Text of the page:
Christine Armario, AP Bogota - Venezuelan Exodus

Christine Armario, AP Bogota
Venezuelan Exodus


It may be the most under-reported story of our time: the exodus from President Nicolas Maduro’s shambles of Venezuela of, the U.N. estimates, three million people.

Three reasons may account for this huge mass migration slipping out of global view.  First, it has been overshadowed by the almost twice as large flight of refugees from Syria.

Second, for western news media, not just the larger scale, but the European destinations many of the Syrian refugees desired, made it a bigger story than a similar problem somewhere close to the Equator.

And, third, European popular resistance, sometimes violent, sometimes politically significant, gave the Syrian refugee crisis more headline and click-power than the one stemming from Venezuela, which was being managed in a more tolerant, civil spirit by neighboring Latin American nations.  Non-violence has translated into non-coverage.

One – as usual – exception to the non-coverage problem has been the Associated Press, which has been on the story from the first flights out of Venezuela, and has tracked the spread of the three million human beings who make up that somewhat abstract number.

For the majority of fleeing Venezuelans, the first stop was the country next door, Colombia.  U.N. and migration experts say two million have crossed into Colombia, and more than a million remain there.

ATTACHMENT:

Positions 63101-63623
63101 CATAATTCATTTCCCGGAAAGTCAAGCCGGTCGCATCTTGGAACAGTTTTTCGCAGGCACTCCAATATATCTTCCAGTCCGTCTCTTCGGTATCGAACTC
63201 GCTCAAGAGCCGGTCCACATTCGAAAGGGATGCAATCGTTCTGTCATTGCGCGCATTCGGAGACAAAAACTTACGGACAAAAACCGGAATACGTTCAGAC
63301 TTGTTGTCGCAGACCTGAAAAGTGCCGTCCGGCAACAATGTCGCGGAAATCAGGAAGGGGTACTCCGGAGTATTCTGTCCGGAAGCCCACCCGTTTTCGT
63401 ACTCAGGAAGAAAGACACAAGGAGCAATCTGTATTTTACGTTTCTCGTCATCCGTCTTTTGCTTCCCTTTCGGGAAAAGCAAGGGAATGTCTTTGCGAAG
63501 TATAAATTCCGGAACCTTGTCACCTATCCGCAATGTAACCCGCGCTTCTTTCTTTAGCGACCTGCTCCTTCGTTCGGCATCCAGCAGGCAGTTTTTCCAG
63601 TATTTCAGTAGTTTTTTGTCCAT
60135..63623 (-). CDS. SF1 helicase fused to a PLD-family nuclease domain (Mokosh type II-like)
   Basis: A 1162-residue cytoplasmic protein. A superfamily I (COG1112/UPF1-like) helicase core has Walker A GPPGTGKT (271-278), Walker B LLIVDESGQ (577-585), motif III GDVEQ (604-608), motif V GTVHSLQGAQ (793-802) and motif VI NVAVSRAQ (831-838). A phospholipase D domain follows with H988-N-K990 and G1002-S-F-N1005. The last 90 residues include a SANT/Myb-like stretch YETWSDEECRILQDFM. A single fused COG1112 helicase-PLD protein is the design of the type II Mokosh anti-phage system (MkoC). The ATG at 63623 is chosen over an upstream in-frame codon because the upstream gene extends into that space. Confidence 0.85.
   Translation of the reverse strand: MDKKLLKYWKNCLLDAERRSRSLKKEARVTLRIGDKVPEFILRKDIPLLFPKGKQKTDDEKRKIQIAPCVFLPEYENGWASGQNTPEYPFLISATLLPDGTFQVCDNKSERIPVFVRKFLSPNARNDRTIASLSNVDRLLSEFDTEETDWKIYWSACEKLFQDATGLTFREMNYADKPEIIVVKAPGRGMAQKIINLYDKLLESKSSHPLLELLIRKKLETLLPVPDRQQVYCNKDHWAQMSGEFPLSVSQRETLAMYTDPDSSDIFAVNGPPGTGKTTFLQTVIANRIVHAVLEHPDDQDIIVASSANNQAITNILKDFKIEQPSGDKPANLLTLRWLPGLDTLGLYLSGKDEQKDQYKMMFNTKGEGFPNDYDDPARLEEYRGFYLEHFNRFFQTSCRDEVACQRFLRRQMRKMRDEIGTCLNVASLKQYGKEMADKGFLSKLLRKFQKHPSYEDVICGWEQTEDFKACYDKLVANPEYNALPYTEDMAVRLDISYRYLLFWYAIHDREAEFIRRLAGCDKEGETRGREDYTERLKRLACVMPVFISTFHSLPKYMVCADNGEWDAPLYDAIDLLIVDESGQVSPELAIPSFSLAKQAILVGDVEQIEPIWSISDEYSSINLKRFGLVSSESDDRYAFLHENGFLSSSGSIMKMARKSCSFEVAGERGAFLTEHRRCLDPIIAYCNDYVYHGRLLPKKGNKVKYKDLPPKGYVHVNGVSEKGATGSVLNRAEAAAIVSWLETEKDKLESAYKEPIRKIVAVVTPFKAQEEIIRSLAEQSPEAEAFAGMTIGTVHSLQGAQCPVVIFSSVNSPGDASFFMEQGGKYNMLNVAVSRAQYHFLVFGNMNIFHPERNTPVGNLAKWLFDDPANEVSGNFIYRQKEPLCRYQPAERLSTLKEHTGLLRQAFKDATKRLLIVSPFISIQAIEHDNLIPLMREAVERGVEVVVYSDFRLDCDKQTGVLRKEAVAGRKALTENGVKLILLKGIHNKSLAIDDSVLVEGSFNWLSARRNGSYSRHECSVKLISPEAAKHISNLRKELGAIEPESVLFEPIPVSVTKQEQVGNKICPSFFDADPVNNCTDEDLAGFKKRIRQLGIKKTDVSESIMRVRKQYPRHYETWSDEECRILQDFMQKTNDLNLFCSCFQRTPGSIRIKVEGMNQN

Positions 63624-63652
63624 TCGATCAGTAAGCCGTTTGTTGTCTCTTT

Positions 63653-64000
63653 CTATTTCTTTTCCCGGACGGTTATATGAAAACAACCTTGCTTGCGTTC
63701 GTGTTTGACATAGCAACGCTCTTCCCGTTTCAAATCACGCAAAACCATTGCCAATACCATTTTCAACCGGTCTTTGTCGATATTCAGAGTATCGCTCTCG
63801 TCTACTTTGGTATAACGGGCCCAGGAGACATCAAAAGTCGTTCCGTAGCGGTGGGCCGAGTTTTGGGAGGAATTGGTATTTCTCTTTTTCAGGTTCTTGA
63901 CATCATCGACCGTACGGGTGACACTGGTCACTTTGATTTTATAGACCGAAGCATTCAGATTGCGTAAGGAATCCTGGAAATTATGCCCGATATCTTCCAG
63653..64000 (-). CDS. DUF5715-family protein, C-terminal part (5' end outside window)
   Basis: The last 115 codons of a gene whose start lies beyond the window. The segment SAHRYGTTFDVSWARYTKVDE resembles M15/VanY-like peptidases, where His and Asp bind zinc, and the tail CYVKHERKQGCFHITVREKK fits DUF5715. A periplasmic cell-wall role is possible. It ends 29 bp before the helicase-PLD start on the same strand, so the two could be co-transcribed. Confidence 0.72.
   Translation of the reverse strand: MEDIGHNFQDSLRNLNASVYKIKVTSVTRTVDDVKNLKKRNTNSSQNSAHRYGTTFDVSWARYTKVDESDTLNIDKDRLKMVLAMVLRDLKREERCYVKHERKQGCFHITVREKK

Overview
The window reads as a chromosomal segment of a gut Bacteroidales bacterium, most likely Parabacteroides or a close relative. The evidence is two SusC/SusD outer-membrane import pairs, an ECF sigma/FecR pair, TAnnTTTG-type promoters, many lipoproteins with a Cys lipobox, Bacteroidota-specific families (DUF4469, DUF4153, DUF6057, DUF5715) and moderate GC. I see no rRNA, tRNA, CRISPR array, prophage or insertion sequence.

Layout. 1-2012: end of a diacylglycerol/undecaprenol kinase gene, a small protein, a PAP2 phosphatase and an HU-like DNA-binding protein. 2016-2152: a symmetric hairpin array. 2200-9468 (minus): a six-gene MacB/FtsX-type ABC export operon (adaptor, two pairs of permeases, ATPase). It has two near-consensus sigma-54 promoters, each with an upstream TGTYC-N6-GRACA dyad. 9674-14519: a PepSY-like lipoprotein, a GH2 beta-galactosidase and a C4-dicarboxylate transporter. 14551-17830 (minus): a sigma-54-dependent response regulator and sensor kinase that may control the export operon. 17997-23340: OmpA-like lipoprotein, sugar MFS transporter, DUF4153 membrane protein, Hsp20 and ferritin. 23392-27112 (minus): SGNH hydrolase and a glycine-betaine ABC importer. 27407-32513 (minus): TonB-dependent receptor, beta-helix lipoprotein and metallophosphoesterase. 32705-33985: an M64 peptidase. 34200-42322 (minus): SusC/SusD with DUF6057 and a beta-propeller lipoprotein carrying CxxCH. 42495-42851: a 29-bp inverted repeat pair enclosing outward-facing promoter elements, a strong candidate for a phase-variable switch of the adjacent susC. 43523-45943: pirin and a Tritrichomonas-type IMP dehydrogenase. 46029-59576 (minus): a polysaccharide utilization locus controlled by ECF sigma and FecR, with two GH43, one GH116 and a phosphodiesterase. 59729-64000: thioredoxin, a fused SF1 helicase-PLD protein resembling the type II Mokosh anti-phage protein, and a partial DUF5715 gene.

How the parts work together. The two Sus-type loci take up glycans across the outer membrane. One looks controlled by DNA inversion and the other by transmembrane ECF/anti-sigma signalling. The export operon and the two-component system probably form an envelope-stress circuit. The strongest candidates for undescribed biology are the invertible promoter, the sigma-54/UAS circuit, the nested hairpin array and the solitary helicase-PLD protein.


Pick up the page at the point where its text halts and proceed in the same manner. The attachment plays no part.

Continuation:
The government has herded many of them into refugee camps near the border, a mostly rural area with few job opportunities.  For refugees who made it farther, into cities like Colombia’s capital Bogota, the welcome is wearing out. The city closed a big tent camp on a soccer field, uprooting hundreds who say they have nowhere to go.

The city will help with buses out of town, but says it has no plans to open any new shelters, or even tent cities.

The story is similar, but worse in the next country south, Ecuador.  Again, the best estimates are that up to 1.3 million Venezuelan refugees have passed into Ecuador and some 220,000 are still living in the country.  Recently, one refugee killed another in a stabbing captured on video and widely seen on social media.  It was the first capital crime to have been committed by a Venezuelan, but the backlash was huge, violent and widespread. Ecuador’s political leaders have leapt on the issue, announcing that from now on, no Venezuelans will be admitted into Ecuador without producing a clean criminal record, a document no one believes Venezuelans in self-exile will be able to get from their rejected government.

This is the very requirement the government of Argentina withdrew months ago, because they knew it was mostly impossible to fulfill.

Meanwhile, a recent study by a scholar at the Brookings Institution in Washington estimated that within two or three years the number of Venezuelan refugees will be eight million…considerably bigger than the 5.5 million in flight from Syria.  Will the world and its news media take notice then?



Christine Armario has been reporting for the Associated Press for more than a decade.  She’s been based in Miami, Tampa and Los Angeles, but for the past 2 years she’s been reporting out of Bogota, Colombia.  Before that, Christine reported for Newsday in New York where she was recognized by the NYC Press Club with the Nellie Bly award for being the city’s best young journalist.



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